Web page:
Home Overview Press Room Blog Publications For Students about us
Search

About Personal Genomics


Direct-to-consumer genetic testing is an emerging, highly publicized industry, despite considerable skepticism among experts. Advances in sequencing and genomics have revealed some correlations between particular genetic sequences and certain diseases, physical characteristics, and behaviors, though these relationships are not perfectly understood. Nevertheless, entrepreneurs have seized on these correlations to sell tests that purport to indicate whether the customer has an increased risk of a disease or other characteristic. Similarly, associations of genetic sequences with specific geographical locations have led to commercial “ancestry tests.”

Evaluating the claims of these companies is difficult, since their technologies are typically kept private and there is minimal oversight. Medical tests are supposed to be supervised by a physician, and testing laboratories need to be licensed. California has worked with Navigenics and 23andMe, two of the best-known companies, to ensure that they are operating legally in the state, but these Internet-based businesses raise regulatory concerns that cross state boundaries.

This industry may contribute to an over-emphasis on genes as determinants, possibly at the expense of environmental, economic and social considerations. A further concern is the possible use of DNA databases developed by private companies, whose business plans include profiting from the compiled data. Finally, although the companies insist that they will respect the privacy of their customers, there is no effective guarantee.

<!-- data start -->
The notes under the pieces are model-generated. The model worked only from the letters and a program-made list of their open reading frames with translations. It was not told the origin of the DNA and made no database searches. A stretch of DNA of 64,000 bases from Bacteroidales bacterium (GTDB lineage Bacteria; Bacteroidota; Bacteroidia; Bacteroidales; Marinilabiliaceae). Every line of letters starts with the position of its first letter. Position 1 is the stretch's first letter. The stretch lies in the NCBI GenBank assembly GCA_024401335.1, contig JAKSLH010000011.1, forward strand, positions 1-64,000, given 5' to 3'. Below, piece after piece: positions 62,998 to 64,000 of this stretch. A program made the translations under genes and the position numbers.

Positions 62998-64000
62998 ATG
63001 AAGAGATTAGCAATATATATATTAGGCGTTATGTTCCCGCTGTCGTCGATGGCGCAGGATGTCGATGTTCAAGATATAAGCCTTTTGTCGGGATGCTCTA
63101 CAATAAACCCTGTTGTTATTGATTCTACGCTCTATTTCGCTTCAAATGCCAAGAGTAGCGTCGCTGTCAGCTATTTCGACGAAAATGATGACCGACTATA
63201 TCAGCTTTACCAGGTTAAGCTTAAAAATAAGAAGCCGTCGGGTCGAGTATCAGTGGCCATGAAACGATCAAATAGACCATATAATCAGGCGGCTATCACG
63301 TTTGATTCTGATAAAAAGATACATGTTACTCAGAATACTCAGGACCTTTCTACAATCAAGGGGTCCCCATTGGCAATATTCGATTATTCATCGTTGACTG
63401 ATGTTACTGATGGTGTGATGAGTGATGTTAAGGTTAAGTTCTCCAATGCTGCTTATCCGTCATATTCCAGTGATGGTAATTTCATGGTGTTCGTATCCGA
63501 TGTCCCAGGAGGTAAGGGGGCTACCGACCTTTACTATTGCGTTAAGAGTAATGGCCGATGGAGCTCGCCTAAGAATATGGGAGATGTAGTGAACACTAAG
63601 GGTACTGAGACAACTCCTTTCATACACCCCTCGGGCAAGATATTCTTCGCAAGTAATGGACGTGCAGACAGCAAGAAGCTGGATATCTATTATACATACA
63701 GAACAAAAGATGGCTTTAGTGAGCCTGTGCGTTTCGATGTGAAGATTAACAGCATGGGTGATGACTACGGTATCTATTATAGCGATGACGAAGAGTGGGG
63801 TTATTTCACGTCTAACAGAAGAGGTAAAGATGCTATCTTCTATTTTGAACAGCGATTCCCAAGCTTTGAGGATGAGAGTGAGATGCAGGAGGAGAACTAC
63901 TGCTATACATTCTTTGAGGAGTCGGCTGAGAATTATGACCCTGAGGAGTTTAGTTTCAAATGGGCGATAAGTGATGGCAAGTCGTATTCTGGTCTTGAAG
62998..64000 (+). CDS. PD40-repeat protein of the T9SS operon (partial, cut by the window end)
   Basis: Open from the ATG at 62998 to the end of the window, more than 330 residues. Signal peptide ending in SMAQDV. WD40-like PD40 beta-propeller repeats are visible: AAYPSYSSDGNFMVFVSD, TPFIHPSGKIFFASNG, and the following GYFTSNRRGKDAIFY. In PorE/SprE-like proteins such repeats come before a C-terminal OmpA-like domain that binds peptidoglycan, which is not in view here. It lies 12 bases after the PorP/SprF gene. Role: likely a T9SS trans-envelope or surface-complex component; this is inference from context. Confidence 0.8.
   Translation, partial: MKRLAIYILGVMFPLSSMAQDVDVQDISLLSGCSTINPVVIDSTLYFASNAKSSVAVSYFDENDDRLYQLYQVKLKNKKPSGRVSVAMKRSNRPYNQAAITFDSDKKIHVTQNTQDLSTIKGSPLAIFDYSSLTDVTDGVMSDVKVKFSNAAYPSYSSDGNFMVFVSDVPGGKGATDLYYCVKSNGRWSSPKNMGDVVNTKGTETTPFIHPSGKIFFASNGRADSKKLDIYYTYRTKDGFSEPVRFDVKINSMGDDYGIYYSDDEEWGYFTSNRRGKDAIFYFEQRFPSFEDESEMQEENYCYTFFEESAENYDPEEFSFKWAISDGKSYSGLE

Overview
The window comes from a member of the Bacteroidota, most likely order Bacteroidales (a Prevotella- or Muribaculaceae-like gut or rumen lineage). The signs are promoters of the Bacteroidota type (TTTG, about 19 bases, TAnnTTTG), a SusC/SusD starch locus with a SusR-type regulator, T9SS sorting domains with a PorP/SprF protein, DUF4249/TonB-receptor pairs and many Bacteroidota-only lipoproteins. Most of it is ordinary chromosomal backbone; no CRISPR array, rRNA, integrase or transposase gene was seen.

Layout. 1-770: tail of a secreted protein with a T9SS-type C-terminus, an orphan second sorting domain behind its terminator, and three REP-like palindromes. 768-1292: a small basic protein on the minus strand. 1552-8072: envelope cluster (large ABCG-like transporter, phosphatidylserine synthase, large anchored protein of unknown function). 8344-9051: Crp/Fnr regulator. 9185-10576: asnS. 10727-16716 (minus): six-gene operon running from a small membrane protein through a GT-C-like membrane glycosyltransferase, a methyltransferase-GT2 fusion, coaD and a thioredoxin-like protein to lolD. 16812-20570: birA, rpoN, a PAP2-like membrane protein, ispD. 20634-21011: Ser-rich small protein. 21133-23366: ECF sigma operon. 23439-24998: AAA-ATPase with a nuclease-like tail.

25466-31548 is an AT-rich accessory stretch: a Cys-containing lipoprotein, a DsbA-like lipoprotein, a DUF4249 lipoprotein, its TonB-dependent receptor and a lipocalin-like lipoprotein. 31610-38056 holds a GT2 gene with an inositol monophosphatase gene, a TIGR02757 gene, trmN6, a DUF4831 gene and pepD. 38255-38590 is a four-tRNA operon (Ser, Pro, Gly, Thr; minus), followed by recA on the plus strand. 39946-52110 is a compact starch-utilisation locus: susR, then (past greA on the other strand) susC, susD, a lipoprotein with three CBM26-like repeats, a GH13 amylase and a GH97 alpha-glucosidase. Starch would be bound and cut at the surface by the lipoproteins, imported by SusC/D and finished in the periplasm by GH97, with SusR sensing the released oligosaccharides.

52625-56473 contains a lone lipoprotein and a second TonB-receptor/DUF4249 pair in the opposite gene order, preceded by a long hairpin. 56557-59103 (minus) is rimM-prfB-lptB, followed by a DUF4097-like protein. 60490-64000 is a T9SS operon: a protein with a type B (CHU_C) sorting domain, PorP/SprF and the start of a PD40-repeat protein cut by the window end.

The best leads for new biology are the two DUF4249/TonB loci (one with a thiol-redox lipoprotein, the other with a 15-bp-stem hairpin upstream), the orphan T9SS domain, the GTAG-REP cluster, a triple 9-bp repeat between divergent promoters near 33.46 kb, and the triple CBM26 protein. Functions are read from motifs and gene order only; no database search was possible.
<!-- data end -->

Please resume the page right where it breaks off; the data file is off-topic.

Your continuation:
Kaiser Permanente's Genetic Database Is Boon to Medical Researchby Emily AnthesBloomberg BusinessweekSeptember 25th, 2014The health network has accumulated genetic data on more than 210,000 members.
The Stupidity of the 'Smart Gene'by Jessica CussinsHuffington PostSeptember 25th, 2014Now that “one of the largest, most rigorous genetic studies of human cognition” has effectively turned up "nothing," can we finally put the notion of “smart genes” behind us?
Women Better Informed About Prenatal Genetic Testing Choose Fewer TestsNews MedicalSeptember 25th, 2014A clinical trial led by UC San Francisco has found that when pregnant women are educated about their choices on prenatal genetic testing, the number of tests actually drops.
Genetic Testing for All Women? Not a Solution to the Breast Cancer Epidemicby  Karuna JaggarThe Huffington PostSeptember 24th, 2014The recommendation that all women over age 30 be screened for BRCA mutations fails to recognize the significant limitations and harms of mass genetic testing in the current health care environment.
Nobel Laureate: Big Data and Full-Genome Analysis not all they’re Cracked up to beby Mohit Kumar JollyThe ConversationSeptember 23rd, 2014Walter Gilbert explains why whole genome sequencing is not accurate for medical diagnosis.
Can a DNA Test Reveal if You’re an Indigenous Australian?by David WeisbrotThe AgeSeptember 23rd, 2014An Australian Senator recently created controversy by claiming in her first speech to Parliament that going back six generations, she was related to a renowned Tasmanian Aboriginal leader.
Finding Risks, Not Answers, in Gene Testsby Denis Grady and Andrew PollackThe New York TimesSeptember 22nd, 2014Tests to find mutations that predispose people to types of cancer have outpaced the understanding of what they mean.